At the centre of the supposed conspiracy was Rudolf Slansky, a lifelong member of the Czechoslovak Communist Party (CPC). He had joined the party at its inception in 1921 and been elected to its Central Committee in 1929.
The Slansky trial: contents.
Elected to the Czechoslovak National Assembly in 1935, Slansky fled to the Soviet Union after the German annexation of the Sudetenland in 1938. He returned to Czechoslovakia in 1944, taking part in the Slovak National Rising, and was elected CPC General Secretary the following year.
Following the CPC putsch of 1948, in which the non-CPC parties were driven out of what had previously been a coalition government, Slansky was the most powerful person in the country, second only in name to President Klement Gottwald.
The official celebrations which marked Slansky’s 50th birthday, in July of 1951, appeared to underline his grip on power. He was awarded the Order of Socialism (the highest state decoration). An avalanche of the obligatory laudatory articles appeared in the press and his collected works were published.
But it would not be long before Slansky was playing the lead role in a Czech version of the show-trials which swept through Eastern Europe in the years following 1948.
In response to the onset of the Cold War and the rift with Tito’s Yugoslavia in June of that year, Stalin had clamped down on the satellite states’ Communist Parties. The subsequent Moscow-inspired and orchestrated purges and show trials sent out a warning to the leaders of the “fraternal” Communist Parties that any dissent was punishable by death.
In 1949, the Albanian Interior Minister Koci Xoxe and Traycho Kostov, Bulgaria’s President of the Council of Ministers, were executed, both accused of espionage on behalf of the US and UK. However, it was the trial and execution in October of the same year of Hungarian Interior Minister Laszlo Rajk for being “a Titoite spy” and an imperialist agent which triggered what would become the Slansky Trial.
In mid-1949 the Hungarian Communist Party General Secretary, Matyas Rakosi, provided Gottwald with a list of around sixty Czech officials who had been named by Rajk’s co-conspirators as supposed collaborators. Arrests of whom began in November.
Initially, the interrogations pointed in the direction of a show-trial of Slovak “bourgeois nationalists”, but later became focused on anti-Zionism.
In late 1950 and early 1951 the arrest and interrogation of another 60 officials was approved by Gottwald and Slansky. Around the same time a new — and much more imaginative — script for an eventual show-trial was drafted. In this version Otto Sling (CPC Brno Regional Secretary) and Marie Svermova (CPC Central Committee Secretary) were the leaders of an underground Trotskyist organisation, recruited from CPC veterans of the Spanish Civil War and CPC members who had spent the war in exile in London.
With the support of Slovak “bourgeois nationalists”, they had been preparing a coup aimed at removing Gottwald, Slansky and Zapotocky (the Czechoslovak Prime Minister) from their positions of power.
In February 1951 a meeting of the Central Committee approved a report on the plot, which had by then been confirmed by the forced confessions from those arrested at the turn of the year. According to the report, Sling had become an agent of the Anglo-American intelligence service in the 1930s. In 1948 he had been instructed to “develop nefarious activities (in Czechoslovakia) similar to Rajk’s in Hungary and Kostov’s in Bulgaria.”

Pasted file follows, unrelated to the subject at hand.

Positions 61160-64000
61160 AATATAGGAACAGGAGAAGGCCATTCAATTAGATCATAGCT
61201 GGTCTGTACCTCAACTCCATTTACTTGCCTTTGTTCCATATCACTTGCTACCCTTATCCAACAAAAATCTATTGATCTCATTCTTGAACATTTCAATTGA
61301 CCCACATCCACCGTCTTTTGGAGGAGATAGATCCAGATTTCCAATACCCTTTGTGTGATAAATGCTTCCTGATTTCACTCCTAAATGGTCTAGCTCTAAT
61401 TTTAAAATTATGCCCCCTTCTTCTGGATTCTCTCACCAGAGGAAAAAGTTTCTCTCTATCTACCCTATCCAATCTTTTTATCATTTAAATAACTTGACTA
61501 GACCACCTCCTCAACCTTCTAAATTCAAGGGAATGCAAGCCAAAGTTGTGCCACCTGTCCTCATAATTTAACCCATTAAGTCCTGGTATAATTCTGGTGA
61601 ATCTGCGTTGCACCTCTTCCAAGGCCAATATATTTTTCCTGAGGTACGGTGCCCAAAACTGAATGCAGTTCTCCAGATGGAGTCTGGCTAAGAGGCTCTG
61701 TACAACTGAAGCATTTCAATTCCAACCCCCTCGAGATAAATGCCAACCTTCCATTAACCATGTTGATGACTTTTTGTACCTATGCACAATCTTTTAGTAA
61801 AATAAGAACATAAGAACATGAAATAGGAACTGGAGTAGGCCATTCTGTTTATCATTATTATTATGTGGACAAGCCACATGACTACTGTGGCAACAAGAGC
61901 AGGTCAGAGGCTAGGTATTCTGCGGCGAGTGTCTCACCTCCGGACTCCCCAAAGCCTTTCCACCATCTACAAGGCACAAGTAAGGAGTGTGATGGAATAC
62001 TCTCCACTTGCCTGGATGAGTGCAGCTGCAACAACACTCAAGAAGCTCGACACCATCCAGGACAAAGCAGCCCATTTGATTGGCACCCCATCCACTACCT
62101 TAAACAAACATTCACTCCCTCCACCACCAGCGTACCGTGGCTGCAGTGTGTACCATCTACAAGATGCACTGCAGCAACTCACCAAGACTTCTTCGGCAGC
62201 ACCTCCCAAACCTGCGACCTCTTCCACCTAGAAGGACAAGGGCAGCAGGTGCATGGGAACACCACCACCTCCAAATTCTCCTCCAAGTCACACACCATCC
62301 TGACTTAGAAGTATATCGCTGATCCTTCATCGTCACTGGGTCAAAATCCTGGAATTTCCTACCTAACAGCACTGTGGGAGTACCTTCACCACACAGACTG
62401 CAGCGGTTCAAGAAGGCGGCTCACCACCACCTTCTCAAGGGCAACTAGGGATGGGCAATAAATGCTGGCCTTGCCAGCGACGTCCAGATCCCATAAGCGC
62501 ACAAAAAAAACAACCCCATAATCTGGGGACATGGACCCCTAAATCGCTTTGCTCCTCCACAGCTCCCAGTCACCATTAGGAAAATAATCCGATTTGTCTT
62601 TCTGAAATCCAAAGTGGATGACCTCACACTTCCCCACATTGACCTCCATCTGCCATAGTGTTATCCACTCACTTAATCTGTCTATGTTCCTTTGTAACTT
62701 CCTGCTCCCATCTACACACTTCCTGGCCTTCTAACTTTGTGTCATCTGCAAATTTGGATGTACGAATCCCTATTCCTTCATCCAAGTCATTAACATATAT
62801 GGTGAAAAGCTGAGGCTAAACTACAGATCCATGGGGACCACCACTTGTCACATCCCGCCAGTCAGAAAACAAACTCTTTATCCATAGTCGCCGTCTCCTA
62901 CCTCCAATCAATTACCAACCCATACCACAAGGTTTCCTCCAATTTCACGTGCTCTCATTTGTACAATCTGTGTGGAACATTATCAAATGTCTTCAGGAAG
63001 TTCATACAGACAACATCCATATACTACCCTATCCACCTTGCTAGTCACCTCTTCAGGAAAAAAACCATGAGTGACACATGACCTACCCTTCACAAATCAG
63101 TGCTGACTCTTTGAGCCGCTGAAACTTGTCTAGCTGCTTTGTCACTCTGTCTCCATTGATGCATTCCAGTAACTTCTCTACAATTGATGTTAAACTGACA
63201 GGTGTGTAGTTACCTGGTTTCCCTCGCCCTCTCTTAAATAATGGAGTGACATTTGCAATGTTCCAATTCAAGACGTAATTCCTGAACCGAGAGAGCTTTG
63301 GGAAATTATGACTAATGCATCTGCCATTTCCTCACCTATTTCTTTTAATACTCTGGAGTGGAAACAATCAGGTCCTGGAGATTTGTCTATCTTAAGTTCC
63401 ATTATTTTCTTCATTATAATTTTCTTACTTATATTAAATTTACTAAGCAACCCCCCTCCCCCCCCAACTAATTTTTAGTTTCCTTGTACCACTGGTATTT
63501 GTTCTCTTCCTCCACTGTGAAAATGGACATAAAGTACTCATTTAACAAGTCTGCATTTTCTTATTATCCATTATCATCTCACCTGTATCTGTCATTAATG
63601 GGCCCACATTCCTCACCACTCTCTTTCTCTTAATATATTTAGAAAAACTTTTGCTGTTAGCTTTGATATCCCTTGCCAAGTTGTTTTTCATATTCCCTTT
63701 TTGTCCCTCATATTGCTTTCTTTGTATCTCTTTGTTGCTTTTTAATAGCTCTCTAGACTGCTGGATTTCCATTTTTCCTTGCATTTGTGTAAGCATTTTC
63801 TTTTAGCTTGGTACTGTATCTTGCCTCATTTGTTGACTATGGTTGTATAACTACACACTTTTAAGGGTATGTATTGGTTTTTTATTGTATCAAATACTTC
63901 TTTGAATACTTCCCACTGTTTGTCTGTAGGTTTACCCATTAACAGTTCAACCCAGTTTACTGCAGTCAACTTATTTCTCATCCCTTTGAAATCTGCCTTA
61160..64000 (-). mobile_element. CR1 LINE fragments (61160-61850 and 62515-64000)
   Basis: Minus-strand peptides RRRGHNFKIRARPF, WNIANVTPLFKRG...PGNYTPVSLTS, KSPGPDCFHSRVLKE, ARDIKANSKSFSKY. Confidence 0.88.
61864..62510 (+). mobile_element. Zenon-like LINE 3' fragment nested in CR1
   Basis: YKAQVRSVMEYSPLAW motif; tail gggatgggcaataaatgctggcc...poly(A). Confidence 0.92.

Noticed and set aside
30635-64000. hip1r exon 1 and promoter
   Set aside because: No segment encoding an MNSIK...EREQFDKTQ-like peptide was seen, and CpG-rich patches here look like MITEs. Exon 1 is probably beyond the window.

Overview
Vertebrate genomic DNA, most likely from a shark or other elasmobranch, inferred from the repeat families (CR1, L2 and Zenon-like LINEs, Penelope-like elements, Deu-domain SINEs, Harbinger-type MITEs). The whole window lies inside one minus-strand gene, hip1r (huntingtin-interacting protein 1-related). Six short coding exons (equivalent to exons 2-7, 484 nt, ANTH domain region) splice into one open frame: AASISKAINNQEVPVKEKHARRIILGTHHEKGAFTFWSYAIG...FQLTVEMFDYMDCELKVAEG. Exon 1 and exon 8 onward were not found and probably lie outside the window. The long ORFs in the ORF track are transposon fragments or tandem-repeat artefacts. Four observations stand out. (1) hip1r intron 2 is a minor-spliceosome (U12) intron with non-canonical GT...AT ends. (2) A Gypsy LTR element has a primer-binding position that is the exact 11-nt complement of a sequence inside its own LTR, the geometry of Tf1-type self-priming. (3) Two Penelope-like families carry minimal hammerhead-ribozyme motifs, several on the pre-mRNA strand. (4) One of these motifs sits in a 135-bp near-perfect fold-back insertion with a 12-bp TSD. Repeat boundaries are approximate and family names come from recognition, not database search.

Sling’s plan was to convene a special conference of the CPC at which his supporters would oust Slansky. The report continued:
“They already had a candidate in the wings (Svermova) to take over the position of the General Secretary. This candidate had to know Sling as a cynic, a thug, a criminal, and a murderer of his own mother.... The party will therefore also treat M. Svermova without remorse as a criminal enemy.”
But even as this report was being adopted by the CPC Central Committee, a third script was being drafted. In this version Slansky was not the victim but the plot’s prime mover, and the ideological driving force was Zionism.
In March, the state security services in Moscow, which received reports of the interrogations of the alleged plotters in Czechoslovakia, identified Slansky as being responsible for placing “unreliable persons and enemies” in high-ranking positions in the CPC and Czechoslovak government, and as the possible leader of a conspiracy. Czech interrogators were encouraged by their Russian advisers — who had begun to arrive in Czechoslovakia from late 1949 onwards — to accumulate more material incriminating Slansky.
The absurdity of the new role attributed to Slansky was particularly obvious to those who had only recently confessed to involvement in the Sling-Svermova conspiracy. Svermova herself later recalled:
“The same interrogators who used to call [Slansky] a Bolshevik whom I and my faction wanted to eliminate now forced me to confess that I had always aided him in his criminal activity against the party and the state.”
But the absurdity of the script did not prevent the interrogators’ victims from making the required “confessions”. By the early summer the interrogators had amassed a substantial collection of similar confessions, all incriminating Slansky. Despite such confessions, Stalin held back from ordering Slansky’s arrest.
He did, however, find that Slansky had been at fault in his selection of people to fill government and CPC posts. In July Stalin told Gottwald that Slansky should be stripped of his post of General Secretary. Meeting in September, the Central Committee carried out Stalin’s instructions. As compensation, Slansky was appointed Deputy Prime Minister.